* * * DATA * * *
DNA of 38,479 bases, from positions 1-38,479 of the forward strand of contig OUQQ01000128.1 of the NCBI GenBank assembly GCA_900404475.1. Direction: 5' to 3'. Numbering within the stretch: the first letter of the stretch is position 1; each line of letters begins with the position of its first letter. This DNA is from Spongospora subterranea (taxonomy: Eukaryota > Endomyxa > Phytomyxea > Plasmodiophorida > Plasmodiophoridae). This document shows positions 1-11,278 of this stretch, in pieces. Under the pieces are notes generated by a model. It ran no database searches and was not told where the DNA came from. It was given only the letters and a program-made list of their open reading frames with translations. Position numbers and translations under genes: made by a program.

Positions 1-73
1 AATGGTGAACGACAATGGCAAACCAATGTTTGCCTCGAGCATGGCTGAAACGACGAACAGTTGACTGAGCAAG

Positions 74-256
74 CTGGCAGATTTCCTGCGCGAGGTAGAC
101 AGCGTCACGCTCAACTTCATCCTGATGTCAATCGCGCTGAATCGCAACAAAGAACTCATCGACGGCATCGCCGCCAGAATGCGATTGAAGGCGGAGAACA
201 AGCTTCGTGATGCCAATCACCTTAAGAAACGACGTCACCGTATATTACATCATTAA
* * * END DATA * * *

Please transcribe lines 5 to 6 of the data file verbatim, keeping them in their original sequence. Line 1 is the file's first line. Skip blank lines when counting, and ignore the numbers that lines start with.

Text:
74 CTGGCAGATTTCCTGCGCGAGGTAGAC
101 AGCGTCACGCTCAACTTCATCCTGATGTCAATCGCGCTGAATCGCAACAAAGAACTCATCGACGGCATCGCCGCCAGAATGCGATTGAAGGCGGAGAACA